Jan-Plan 2004 in Aomori, Japan
by Jia Chen, Jun-Wei Hew, and Michael Howard

With the financial and organizational support of the Freeman Foundation, Colby's Department of East Asian Studies, and the Maine-Aomori Sister State Committee, nine students in Colby's Fall 2003 Intermediate Japanese course were able to spend the 2004 January term living and studying in the far northeastern prefecture of Aomori. We lived with Japanese homestay families and carried out our own individual research projects, both within and outside of the local public school system.

Among the nine students in our group, Jia Chen and Michael Howard completed projects related to the study of traditional Japanese martial arts. Jia lived with several different homestay families during the course of her visit. She spent much of her time studying kendo, "the way of the sword" under the teachers Mr. Watanabe and Mr. Handa. She says that during her stay, she was most impressed by how her Japanese homestay mothers always had time for a smile or a helping hand, despite how busy they always seemed to be. Michael Howard studied karate under the tutelage of a former karate world champion. He lived with the Harada family in the town of Tohoku-machi. He says that his host brother, Jun, was a good friend and an excellent source of information, and that Jun always made him feel welcome among his family and friends.

John Jones and Tu-Quyen Nguyen carried out research projects related to everyday life in Japan. John investigated the latest trends in video and computer games in Japanese youth culture, while Tu-Quyen studied the place of religion in contemporary Japanese society. Living with a homestay family in the countryside, John was moved by the richness of the local culture. When asked about her trip, Tu-Quyen said,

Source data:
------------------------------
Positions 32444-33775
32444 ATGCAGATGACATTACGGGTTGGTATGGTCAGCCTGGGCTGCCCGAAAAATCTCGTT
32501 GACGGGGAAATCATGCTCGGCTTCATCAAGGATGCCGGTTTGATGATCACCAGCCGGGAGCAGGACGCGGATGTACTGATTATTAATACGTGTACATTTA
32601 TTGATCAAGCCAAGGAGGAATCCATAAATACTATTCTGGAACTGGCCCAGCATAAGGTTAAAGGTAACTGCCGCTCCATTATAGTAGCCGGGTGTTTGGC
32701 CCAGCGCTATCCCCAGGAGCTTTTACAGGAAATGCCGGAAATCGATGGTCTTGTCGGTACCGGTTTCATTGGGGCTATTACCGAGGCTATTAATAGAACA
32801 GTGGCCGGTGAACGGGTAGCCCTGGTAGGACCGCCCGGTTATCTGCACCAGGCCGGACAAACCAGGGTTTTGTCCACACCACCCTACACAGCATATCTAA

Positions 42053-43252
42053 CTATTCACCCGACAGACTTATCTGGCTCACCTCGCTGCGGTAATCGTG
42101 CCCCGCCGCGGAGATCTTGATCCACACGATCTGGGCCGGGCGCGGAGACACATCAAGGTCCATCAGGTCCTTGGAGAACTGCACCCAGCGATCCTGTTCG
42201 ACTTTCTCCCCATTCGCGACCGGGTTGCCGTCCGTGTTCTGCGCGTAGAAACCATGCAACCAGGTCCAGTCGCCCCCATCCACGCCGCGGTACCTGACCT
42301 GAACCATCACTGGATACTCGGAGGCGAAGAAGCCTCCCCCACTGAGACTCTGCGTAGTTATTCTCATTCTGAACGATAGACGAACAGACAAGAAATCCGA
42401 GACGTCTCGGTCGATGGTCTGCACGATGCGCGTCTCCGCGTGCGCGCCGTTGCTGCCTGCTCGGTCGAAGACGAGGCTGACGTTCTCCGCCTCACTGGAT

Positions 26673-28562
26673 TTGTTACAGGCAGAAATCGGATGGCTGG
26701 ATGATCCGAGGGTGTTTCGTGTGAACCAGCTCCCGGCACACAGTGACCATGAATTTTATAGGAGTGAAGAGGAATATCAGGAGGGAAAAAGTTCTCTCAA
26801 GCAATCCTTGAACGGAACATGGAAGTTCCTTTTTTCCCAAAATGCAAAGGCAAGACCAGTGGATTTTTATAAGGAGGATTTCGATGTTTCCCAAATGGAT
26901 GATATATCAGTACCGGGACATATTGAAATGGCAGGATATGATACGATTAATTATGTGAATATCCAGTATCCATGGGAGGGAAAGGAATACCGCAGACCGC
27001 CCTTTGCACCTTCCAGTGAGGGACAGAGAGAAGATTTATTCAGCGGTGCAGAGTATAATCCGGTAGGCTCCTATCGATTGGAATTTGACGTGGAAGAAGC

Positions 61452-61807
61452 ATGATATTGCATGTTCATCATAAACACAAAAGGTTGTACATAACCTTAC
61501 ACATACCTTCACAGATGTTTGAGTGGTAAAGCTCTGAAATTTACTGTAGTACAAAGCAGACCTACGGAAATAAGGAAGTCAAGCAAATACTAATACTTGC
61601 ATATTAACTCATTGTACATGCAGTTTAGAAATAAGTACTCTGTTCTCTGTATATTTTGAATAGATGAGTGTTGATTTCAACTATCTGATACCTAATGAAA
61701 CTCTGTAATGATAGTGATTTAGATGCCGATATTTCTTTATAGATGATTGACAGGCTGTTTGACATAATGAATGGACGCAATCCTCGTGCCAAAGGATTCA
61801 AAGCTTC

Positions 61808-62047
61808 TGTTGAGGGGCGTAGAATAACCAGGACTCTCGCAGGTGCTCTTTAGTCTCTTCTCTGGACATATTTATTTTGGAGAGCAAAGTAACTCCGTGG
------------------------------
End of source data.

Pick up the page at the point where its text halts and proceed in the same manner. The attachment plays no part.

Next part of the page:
"Witnessing Japan at such close proximity allowed me to begin to understand their [Japanese people's] lifestyle. Even though I wasn't doing a study on something that was specifically related to the traditional Japanese way of life, I was still able to gain a deep appreciation for their culture."

Jessica Chan and Ryan Holben tried their hands at teaching in the local school system. Jessica stayed with Tu Quyen in the Takada household (which was connected to a Buddhist temple), and when she was not busy immersing herself in the ways and customs of traditional Japanese life there, she spent her time researching the English curriculum at Kosei High School. She was accompanied by Ryan Holben, who worked in the Mathematics Department. Ryan says that he was impressed by the friendly atmosphere of the school, and he notes that the students were "very eager to teach us about their country, just as they were eager to learn about ours."

Jun-Wei Hew and Sara Hamada both took on internships. Jun-Wei spent his January working for a professional studio photographer, while Sara studied ikebana, flower arrangement, and shiatsu, Japanese massage. Sara says that practicing ikebana and shiatsu was "a very nice way to experience Japanese culture, rather than just read about it. It was an amazing experience, and I hope to return [to Aomori] someday." Both Jun-Wei and Sara were lucky enough to be able to attend a Japanese wedding - Jun-Wei as a working photographer, and Sara as an invited guest!

Finally, Alex Kozen, one of the budding guitarists of our class, spent the four weeks of Jan-Plan learning to play the shamisen, a traditional Japanese stringed instrument. For Alex, the shamisen was something new, yet not entirely unfamiliar. While Alex explains that he was able to draw upon certain similarities between the shamisen and the guitar, he also says that the shamisen turned out to be "a very challenging instrument." (Click on instrument for sample)

All in all, we had a memorable month in Japan. Our experiences were wonderfully enriching, giving us all a new appreciation for Japan. We were sad to leave our homestay families and come home, but we hope to go back to Aomori again someday soon.